Local board deputy chairpersons will have their salaries slashed by an average of 34 per cent after the next local body elections.
But all other elected members are in for a pay rise.
Board chairpersons are the big winners with some getting nearly 30 per cent rises.
Devonport-Takapuna and Upper Harbour board chairs will get nearly a 20 per cent raise, but Hibiscus Bays and Kaipatiki will only see 12 to 13 per cent more cash.
Board members at Devonport-Takapuna and Kaipatiki local board will take home about 6 per cent more and Upper Harbour, and Hibiscus Bays 7 and 5 per cent more respectively.
At the top of the Auckland Council chain, councillors who chair committees get the biggest increase of 17 per cent followed by the deputy mayor who gains a 14 per cent increase.
The mayor gets just a 1.5 per cent rise and ward councillors get 9.5 per cent extra in their pay packets. The overall remuneration fund for elected members will rise nearly half a million dollars from $5,886,900 to $6,353,817 after October's elections.
The changes come after the Remuneration Authority reviewed the workload of elected members and found many positions were underpaid. But elected members still will not get as much as they deserve, the authority says. In fairness to the ratepayer the authority will not be implementing the identified increases in full, but will be starting a transition to recognising a fulltime regime over a number of years.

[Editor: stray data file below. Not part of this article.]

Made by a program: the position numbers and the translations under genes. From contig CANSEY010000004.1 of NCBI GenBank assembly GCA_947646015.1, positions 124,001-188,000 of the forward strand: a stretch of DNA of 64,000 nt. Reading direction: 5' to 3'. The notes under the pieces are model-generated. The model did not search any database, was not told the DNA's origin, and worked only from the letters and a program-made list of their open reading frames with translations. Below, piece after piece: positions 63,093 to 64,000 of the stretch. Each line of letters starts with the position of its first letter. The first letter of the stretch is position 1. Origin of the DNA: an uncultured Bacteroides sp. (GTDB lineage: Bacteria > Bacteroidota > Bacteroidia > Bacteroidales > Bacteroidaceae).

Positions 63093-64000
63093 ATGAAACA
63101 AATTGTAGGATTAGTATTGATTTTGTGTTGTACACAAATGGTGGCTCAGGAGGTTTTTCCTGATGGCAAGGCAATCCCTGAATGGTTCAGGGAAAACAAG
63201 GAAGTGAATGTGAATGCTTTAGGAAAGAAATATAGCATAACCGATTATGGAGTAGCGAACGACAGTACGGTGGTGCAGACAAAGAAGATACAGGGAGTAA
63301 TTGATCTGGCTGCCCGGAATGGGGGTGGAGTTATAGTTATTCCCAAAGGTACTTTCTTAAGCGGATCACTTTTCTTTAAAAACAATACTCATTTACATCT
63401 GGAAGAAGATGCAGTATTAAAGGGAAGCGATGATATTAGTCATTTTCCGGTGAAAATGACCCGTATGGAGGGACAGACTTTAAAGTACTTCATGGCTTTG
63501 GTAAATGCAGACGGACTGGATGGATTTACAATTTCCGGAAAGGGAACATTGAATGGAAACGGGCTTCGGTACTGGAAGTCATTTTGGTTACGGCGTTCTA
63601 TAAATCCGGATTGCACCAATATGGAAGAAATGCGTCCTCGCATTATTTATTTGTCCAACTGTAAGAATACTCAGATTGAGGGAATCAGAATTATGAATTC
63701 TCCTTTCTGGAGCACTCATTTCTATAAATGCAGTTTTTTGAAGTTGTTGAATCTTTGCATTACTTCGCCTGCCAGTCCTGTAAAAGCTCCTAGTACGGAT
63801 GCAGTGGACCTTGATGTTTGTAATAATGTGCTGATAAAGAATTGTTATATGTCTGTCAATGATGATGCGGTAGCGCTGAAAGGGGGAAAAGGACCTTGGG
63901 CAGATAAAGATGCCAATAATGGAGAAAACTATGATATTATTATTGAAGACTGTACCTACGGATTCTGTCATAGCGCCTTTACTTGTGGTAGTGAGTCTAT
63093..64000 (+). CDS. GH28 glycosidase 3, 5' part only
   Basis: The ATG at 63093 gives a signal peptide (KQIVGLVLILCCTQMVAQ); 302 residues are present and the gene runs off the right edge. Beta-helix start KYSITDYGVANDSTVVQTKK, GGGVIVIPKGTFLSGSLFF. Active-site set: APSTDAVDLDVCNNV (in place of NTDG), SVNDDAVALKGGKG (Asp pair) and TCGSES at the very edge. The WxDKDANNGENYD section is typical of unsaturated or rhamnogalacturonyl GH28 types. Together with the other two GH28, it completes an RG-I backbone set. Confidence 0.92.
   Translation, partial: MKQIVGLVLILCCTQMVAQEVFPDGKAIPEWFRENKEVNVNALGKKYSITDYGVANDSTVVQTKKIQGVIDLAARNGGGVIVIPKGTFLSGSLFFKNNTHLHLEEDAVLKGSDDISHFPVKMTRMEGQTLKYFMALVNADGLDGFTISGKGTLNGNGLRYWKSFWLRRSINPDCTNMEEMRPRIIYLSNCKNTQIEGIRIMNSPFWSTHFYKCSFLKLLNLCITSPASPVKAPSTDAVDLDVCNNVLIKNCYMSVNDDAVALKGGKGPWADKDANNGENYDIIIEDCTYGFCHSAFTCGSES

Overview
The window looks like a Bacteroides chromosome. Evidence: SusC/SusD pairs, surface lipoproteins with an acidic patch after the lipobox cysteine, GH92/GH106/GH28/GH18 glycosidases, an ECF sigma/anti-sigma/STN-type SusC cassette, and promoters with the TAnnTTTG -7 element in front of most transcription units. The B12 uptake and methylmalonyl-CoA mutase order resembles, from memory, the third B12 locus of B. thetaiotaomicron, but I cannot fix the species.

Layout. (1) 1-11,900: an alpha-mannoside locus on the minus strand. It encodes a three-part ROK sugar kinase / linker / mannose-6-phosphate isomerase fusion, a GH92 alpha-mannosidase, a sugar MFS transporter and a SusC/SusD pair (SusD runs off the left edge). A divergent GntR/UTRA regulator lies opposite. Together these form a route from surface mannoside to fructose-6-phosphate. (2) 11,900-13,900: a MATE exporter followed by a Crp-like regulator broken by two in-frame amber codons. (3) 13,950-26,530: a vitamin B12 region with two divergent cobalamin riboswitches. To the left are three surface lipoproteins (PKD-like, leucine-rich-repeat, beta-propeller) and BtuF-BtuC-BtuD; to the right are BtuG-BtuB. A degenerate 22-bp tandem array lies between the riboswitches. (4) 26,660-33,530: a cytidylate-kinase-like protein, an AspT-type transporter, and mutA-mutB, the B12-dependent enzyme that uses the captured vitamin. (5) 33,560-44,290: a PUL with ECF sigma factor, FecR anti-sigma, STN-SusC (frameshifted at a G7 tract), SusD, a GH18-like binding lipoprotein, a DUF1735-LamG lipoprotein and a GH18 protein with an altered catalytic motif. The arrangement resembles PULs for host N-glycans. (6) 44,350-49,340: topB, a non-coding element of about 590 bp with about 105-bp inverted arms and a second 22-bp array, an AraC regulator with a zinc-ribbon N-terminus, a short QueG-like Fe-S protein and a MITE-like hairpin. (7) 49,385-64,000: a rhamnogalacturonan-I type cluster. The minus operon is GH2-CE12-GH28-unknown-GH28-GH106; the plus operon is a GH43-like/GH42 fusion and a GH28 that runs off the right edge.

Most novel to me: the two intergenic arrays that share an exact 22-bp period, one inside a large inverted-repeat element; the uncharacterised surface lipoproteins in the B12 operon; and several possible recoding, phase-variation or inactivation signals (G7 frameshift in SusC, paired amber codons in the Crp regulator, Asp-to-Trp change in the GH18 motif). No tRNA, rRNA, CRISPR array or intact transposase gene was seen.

Authority deputy chairwoman Angela Foulkes says that when Auckland Council was first set up the authority had to "guess-timate" how much to pay elected members for roles that did not yet exist.
Three years in they have a clearer idea of job sizes and workloads, she says.
"What we looked at this time was job size and population in combination on the basis that the population tended to drive the amount of work to some extent."
Twice during the super-city's first term the authority had evaluators talk to councillors, local board people and council staff and review the various council positions.
"One of the things they said was they believed there was not an appreciable difference in the amount of work between a local board member and a deputy chair to justify a salary for a deputy chair," Ms Foulkes says.
The increase in chairperson salaries had nothing to do with the removal of the deputy chairpersons, she says.
"It was more because we had anticipated them as being very much part-time jobs and were of the view that while they are not necessarily absolutely fulltime yet, they are moving towards it."
Councillors' pay rates went up for the same reason, she says.
- © Fairfax NZ News
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